NEW YORK — The LaGuardia Airport AirTrain project is on pause as the Port Authority reviews potential alternative mass transit options, the agency announced Tuesday evening.

Gov. Kathy Hochul on Oct. 4 had requested the agency examine alternatives.

“The agency will work in close consultation with independent experts and stakeholders, and will complete its work as expeditiously as possible, consistent with the need for the review to be thorough and rigorous,” the Port Authority said in a statement.

Asked about the AirTrain project at her Wednesday briefing, Hochul said she is going to "listen to experts" and "take the time necessary to get it right."

"What I am going to do, and people have learned this about me, I am going to take a broad approach to this, knowing that we are going to offer the people of this city and people who visit to our airports, and LaGuardia, that we offer them world-class mass transit opportunities to get from LaGuardia to the city. I’ll get that done," Hochul said. "But I want to take some breathing room to assess what’s been done in the past, what ideas were rejected, and how we ended up with AirTrain in the first place."

The controversial project, which former Gov. Andrew Cuomo championed, promised a 30-minute ride from LaGuardia to Midtown Manhattan. It would link the airport to the 7 train and Long Island Rail Road at nearby Citi Field by a more than two-mile elevated rail line.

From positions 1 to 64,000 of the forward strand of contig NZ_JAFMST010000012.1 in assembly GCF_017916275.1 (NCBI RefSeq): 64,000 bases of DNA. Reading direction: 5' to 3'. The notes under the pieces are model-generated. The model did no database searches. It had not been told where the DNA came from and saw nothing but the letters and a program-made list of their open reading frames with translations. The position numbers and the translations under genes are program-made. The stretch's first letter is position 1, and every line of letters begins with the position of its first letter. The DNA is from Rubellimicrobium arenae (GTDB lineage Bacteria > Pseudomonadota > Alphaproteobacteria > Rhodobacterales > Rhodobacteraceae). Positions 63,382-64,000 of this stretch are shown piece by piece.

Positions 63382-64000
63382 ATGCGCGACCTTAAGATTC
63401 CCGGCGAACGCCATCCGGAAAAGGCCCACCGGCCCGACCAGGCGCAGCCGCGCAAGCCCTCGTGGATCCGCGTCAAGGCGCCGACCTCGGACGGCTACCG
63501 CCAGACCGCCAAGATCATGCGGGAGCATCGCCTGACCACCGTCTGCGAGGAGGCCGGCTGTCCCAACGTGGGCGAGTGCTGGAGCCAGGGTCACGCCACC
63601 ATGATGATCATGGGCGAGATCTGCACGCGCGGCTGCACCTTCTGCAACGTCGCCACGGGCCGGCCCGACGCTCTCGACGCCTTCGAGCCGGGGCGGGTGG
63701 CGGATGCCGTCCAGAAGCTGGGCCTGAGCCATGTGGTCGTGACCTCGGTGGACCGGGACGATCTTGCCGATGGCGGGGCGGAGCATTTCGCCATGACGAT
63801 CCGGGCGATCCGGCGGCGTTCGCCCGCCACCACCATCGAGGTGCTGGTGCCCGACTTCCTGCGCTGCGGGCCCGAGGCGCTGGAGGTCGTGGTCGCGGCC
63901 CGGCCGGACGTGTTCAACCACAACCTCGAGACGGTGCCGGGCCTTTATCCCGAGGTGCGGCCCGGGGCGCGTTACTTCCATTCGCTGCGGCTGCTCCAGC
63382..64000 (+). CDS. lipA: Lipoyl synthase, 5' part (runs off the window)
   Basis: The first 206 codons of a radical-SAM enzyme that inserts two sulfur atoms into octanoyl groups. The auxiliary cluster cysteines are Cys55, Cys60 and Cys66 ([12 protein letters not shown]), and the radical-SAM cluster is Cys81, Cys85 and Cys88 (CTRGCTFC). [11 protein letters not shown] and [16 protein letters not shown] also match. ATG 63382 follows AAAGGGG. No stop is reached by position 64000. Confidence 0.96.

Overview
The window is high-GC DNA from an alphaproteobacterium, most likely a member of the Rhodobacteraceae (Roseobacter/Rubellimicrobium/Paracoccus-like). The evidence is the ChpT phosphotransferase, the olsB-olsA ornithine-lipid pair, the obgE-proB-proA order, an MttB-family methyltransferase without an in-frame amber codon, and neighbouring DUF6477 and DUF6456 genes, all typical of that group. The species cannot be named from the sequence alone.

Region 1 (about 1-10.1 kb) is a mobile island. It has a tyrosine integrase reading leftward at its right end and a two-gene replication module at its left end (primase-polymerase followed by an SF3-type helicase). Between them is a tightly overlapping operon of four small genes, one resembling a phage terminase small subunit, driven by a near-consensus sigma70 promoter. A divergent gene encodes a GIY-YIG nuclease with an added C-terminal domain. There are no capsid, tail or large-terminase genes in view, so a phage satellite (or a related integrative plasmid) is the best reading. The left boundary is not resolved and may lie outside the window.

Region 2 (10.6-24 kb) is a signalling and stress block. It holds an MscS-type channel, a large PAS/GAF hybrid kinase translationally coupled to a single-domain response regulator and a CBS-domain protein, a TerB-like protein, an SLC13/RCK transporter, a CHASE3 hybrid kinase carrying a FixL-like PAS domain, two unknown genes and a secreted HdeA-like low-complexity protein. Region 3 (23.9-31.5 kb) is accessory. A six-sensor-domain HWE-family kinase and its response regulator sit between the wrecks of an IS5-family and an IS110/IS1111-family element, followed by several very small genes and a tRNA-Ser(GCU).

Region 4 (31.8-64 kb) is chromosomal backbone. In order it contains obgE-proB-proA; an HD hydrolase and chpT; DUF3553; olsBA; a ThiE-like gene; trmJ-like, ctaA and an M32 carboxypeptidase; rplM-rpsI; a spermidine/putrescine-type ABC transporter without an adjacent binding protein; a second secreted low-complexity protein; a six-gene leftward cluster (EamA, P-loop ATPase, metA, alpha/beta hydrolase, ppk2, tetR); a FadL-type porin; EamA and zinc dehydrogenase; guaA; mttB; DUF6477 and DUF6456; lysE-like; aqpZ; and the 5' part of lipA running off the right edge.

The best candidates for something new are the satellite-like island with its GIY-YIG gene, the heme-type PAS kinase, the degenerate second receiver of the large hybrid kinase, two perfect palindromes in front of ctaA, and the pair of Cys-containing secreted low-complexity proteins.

But East Elmhurst residents say it doesn't make sense to have travelers head east past the airport, only to turn around at Citi Field and head back west towards LaGuardia.

State Senator Jessica Ramos, who represents the area and has opposed the project publicly, welcomed the news from the Port Authority in a statement.

“This project was nonsensical from the start and failed to meaningfully address the problems it claimed to solve,” Ramos said. “I’m confident that the Port Authority's review will reveal what we already knew: this was a $2.1 billion dollar vanity project, and that money can be better spent to build 21st-century public transit that Queens can be proud of."

The Federal Aviation Administration (FAA) gave the AirTrain plan the green light in July.

Last month, homeowners and environmental activists sued the federal government and the Port Authority over the plan.


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Reporting from Clodagh McGowan was used in this report.


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